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The increasing rate of suicide, among Indian women is alarming. Read to know about the factors that contribute to this dangerous trend.
A recent study by the Indian Psychiatric Society suggests that women are three times more likely to attempt suicide than men. It also goes on to explain that out of these, 10-15% cases are impulsive, while most others can be prevented through timely intervention and psycho-social rehabilitative assistance.
According to a statement by the President of the Indian Psychiatric Society, Dr G Prasad Rao, ‘”My life is not worth living’, is the most common expression. And, if people around them can sense and intervene in time, then such cases can be prevented.”
The statistic and the rationale offered in explanation to the statistic, suggest that women are in a vulnerable and dangerous space. In a social set up that is fraught with patriarchal attitudes towards women, that is restrictive to their right to health and their un-stigmatized access to help and resources, it is all the more painful to note that this trend might just wind up continuing unchecked if the structural violence of patriarchy continues to be perpetuated in practice.
Earlier this year, the BBC shared an article by Soutik Biswas, asking, “Why are India’s housewives killing themselves?” The article suggested that female literacy, the level of exposure to the media and smaller family size, are all perhaps indicators of female empowerment, which were correlated with higher suicide rates for women in these age groups.
It also explained that suicide rates among housewives were the lowest in the most ‘traditional states’, where family sizes were big and extended families were common. Rates were found to be higher in states where households are closer to nuclear families – Tamil Nadu, Andhra Pradesh and Kerala.
The subtext to this occurrence is pretty clear, in the way our systems are skewed against women: patriarchal social structures, hegemonic masculinity that reaches toxic proportions, constant honour-ification of the female identity and the burden of physical and mental strain with little to no psycho-social and medical support, can break anyone.
The treating of women as chattel and reassertion of these stereotypical views of women and the restraint on their freedom of access can be exceedingly suffocating and overwhelming. Coupled with the social stigma ascribed to a woman’s choice to seek help or to ask to address such matters, this skewed statistic is only reflective of a disturbing trend.
If you or anyone you know is feeling suicidal, here are some of the helplines available in India. Please call.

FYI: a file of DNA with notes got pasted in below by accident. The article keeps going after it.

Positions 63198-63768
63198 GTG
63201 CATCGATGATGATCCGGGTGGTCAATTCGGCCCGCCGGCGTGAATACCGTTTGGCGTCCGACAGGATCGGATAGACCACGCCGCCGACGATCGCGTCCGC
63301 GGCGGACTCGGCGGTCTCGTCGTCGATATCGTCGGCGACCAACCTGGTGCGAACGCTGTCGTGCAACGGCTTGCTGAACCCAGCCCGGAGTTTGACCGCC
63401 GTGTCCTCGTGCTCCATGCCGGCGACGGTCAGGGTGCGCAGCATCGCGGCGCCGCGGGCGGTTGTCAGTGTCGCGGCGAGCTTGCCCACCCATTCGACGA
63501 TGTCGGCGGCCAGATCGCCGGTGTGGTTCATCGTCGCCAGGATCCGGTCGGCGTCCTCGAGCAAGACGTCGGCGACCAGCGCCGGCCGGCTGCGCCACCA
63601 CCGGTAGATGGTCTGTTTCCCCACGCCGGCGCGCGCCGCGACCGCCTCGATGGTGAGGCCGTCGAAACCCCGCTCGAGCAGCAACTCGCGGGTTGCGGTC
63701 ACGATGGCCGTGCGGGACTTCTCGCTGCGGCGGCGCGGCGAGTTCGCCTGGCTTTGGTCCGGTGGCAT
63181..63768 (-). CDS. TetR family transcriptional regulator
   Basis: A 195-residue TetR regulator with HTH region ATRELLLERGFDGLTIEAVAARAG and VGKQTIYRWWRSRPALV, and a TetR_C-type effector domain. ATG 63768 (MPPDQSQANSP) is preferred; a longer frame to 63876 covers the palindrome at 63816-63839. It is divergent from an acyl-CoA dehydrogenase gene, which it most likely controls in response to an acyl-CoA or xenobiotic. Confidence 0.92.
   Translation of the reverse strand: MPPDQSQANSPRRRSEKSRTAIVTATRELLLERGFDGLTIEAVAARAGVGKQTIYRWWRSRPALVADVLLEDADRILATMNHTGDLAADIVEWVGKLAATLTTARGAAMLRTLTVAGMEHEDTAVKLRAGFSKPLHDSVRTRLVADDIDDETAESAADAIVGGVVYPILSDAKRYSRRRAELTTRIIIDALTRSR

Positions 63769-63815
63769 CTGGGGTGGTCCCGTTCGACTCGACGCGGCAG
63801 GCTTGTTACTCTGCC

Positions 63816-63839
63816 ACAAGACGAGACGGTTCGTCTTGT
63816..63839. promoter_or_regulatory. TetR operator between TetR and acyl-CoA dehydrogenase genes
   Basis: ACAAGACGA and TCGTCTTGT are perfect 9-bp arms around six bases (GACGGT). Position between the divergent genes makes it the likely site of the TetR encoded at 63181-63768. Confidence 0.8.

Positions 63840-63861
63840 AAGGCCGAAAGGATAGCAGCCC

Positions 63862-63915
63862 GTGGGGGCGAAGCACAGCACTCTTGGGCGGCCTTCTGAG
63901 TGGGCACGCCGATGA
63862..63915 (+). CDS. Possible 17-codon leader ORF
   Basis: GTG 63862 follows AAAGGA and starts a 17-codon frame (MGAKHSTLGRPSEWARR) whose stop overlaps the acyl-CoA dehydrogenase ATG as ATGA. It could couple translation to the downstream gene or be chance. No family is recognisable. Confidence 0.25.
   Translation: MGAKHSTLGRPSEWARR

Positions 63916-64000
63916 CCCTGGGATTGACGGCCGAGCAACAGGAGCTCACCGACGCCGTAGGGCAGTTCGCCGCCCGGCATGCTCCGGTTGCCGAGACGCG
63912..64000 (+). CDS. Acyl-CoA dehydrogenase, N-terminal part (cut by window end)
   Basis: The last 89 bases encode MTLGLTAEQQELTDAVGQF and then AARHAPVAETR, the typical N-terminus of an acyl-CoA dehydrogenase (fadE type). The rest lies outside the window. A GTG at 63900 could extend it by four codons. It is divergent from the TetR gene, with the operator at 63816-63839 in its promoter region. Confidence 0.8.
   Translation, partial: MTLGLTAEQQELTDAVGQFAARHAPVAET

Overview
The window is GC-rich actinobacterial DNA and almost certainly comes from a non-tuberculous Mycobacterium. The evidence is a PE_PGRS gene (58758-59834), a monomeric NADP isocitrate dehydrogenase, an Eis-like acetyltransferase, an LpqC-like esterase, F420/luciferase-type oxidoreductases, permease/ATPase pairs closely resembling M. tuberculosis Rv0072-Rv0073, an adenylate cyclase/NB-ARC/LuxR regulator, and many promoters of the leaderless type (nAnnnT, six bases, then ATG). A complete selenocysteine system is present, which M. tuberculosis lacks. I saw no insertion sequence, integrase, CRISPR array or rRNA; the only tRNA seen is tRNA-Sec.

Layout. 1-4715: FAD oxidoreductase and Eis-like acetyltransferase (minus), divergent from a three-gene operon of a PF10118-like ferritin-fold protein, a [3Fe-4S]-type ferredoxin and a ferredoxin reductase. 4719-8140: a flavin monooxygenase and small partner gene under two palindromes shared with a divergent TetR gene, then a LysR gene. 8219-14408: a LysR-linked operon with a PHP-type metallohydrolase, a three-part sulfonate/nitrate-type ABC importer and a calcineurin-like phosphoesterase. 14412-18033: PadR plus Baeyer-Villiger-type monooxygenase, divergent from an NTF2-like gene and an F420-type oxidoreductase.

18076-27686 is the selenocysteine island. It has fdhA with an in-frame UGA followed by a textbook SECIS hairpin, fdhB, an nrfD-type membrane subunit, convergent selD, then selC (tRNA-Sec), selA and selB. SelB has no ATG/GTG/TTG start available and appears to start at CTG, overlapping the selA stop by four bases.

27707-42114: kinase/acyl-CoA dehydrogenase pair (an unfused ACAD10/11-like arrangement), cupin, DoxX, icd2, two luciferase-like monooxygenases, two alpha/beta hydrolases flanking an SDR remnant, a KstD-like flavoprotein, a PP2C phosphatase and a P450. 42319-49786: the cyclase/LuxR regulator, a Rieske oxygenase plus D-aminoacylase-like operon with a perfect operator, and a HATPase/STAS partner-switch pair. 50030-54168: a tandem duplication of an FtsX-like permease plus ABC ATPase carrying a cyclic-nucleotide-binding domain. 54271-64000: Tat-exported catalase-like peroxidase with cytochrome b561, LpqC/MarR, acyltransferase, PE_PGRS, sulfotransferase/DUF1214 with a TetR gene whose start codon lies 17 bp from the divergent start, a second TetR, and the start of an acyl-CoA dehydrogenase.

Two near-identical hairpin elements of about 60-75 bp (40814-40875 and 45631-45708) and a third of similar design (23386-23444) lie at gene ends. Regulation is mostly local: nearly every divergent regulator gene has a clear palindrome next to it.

Aasra, Mumbai: 022-27546669
Sneha, Chennai: 044-2464 0050
Lifeline, Kolkata: 033-2474 4704
Sahai, Bangalore: 080–25497777
Roshni, Hyderabad: 040-66202000, 040-66202001
Image Source: Pixabay
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Mostly Normal is a book of innocence, longing, filial love, angst and acceptance, encapsulating a gamut of human emotions within its lightweight edifice. The book touches the human heart and will stay with you.
Some books enthral you till the last page, and then there are those that you stop reading after turning a few pages. Some books are a one-time read, while you carry some books with you long after you have read them. Then, once in a while, a book hits you so close to home that you find it difficult to slot into any category.
I will put Priyadeep Kaur’s Mostly Normal (BookSoul Reads, 2022) in this last bracket.
At a little less than hundred pages, Mostly Normal is a testimony of the power of words to inspire, irrespective of their length.
Most women do not get to live their lives the way they want, on their own terms. So why should they be tied down in their old age?
Every morning, while dropping the kids at the bus stop, I find a grandfather waiting with his granddaughter. I see him again when I fetch the kids. This has been the pattern for the last few years.
He is seen actively participating in his granddaughter’s activities, from morning and evening walks to attending her parent-teachers meeting, sending her for extracurricular activities to even planning her birthday party. He is admired by all. He is appreciated for making himself useful in his old age. People rave that the doting grandfather is doing his duty towards his children and grandchildren. The much-admired grandfather is also a widower, having lost his wife years ago to chronic disease. It’s also to be noted that both his son and daughter-in-law are working parents.
Every day, the onlookers appreciate his sense of duty and dedication. They say that this is how the elderly should keep themselves occupied. They should bring up their grandchildren while their children go off to work.
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